cooler heads in israel
DrMarty | February 1, 2012 at 02:37 amby
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Israeli Defense Minister Ehud Barak brought his campaign to bomb Iran to the Davos World Economic Forum, while other Israelis expressed strong disagreement with the policy of a military strike.
"We are determined to prevent Iran from turning nuclear," declared Barak. "It seems to us to be urgent, because the Iranians are deliberately drifting into what we call an immunity zone where practically no surgical operation could block them."
On returning Monday to Israel, Barak added according to YNET: "We must not waste time on this matter; the Iranians continue to advance [toward nuclear weapons], identifying every crack and squeezing through. Time is urgently running out."
Speaking at a conference last week, Yiftah Shapir of The Institute for National Security Studies said that there is no such thing as a surgical strike, but that it would take months of continuous bombing to destroy Iran's nuclear installations.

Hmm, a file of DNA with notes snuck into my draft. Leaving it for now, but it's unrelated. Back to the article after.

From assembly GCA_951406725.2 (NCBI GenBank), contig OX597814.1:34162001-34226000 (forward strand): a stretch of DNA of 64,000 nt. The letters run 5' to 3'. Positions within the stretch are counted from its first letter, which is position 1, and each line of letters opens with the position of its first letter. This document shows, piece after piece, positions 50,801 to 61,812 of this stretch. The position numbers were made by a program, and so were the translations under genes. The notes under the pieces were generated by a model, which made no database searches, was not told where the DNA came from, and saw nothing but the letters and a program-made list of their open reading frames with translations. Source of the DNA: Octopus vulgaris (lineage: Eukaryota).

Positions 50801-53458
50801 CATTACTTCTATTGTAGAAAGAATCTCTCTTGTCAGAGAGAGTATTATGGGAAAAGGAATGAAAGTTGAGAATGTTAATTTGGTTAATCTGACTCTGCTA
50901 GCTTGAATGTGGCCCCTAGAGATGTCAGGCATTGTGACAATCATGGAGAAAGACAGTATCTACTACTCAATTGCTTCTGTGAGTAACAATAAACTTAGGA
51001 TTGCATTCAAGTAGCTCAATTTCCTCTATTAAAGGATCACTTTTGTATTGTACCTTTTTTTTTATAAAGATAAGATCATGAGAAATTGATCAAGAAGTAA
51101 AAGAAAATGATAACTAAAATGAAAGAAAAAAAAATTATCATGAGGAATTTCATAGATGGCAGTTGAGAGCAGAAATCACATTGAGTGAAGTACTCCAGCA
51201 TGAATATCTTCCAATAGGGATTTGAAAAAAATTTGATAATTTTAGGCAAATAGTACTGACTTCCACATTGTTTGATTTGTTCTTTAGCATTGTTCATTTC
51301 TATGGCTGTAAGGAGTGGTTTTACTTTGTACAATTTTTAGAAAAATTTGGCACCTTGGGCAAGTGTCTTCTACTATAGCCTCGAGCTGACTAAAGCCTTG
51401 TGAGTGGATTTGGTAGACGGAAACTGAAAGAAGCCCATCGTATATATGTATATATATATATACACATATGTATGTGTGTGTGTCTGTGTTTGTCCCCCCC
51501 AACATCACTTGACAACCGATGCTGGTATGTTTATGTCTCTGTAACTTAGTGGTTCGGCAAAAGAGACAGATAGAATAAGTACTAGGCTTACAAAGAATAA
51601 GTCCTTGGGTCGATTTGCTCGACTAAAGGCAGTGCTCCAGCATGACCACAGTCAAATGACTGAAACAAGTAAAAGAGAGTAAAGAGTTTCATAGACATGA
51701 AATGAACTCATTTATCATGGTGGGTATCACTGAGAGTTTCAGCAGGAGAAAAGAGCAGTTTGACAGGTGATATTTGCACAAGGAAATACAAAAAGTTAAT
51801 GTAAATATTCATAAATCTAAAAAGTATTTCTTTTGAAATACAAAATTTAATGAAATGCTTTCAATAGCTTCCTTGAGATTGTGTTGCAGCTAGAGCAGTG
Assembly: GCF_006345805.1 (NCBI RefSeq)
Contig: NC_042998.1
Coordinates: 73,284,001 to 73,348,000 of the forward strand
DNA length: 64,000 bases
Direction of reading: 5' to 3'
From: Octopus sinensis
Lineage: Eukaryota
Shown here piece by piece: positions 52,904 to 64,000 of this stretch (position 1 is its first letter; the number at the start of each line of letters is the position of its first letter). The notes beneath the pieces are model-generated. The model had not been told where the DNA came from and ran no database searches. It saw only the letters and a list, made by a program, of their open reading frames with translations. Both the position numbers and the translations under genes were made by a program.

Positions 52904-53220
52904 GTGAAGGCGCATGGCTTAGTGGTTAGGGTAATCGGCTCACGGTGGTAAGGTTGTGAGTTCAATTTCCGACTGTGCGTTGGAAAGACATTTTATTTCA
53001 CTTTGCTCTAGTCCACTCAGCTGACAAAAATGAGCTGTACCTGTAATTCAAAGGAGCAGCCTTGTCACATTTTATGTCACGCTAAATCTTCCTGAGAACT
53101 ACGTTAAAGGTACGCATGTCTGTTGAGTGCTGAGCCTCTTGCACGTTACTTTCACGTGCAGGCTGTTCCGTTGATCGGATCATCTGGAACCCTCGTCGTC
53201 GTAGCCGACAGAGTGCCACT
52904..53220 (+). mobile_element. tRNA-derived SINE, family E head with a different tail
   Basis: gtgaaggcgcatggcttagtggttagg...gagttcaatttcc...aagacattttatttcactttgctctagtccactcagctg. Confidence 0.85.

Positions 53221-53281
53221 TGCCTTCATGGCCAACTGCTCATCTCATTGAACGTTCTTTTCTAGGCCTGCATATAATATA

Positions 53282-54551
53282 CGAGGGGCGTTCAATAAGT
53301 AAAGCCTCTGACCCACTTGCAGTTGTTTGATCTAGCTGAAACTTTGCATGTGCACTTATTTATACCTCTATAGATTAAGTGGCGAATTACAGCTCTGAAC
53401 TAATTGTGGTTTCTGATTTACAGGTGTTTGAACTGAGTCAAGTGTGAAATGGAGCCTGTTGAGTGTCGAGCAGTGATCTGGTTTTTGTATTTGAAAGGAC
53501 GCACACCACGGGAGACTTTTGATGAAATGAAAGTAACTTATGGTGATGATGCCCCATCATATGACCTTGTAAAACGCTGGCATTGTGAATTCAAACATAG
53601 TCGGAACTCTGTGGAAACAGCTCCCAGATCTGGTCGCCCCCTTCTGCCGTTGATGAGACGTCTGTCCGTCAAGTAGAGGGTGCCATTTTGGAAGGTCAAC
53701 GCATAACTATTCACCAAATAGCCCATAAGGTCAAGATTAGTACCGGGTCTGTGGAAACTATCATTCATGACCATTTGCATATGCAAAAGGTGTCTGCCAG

"What will tip the scales in favor of or against an attack is whether we will really be able to inflict serious damage," Yiftah Shapir said. "That will be more important than whether we are ready to absorb [the casualties] of an attack."
"It's a very advanced program with many facilities, some very large and some very fortified. To destroy them you need a series of massive assaults for two to three weeks, a month, something like that," Shapir said.
A one-time surgical strike, the most likely attack by Israel, "can't do more than politically declare that we aren't willing to tolerate" a nuclear Iran, he said. (and when the surgical strike fails, one must come up with something intelligent to mumble about.)
In another recent interview with Jewish News One, Shapir said he was "extremely" concerned over the fact that both Barak and Israeli Prime Minister Benjamin Netanyahu want to strike Iran.
He made clear that such an attack would not only be a political disaster and militarily dangerous, but would fail.
A bombing campaign, he said, would have to hit "hundreds" of targets over a "long period of time." Living with a nuclear Iran would be better then the fall-out and failure of a military campaign. He proposed a classic deterrent strategy instead.
He believes the U.S. military does not want another war, especially after the Iraq War, which he himself thought was a very bad idea.
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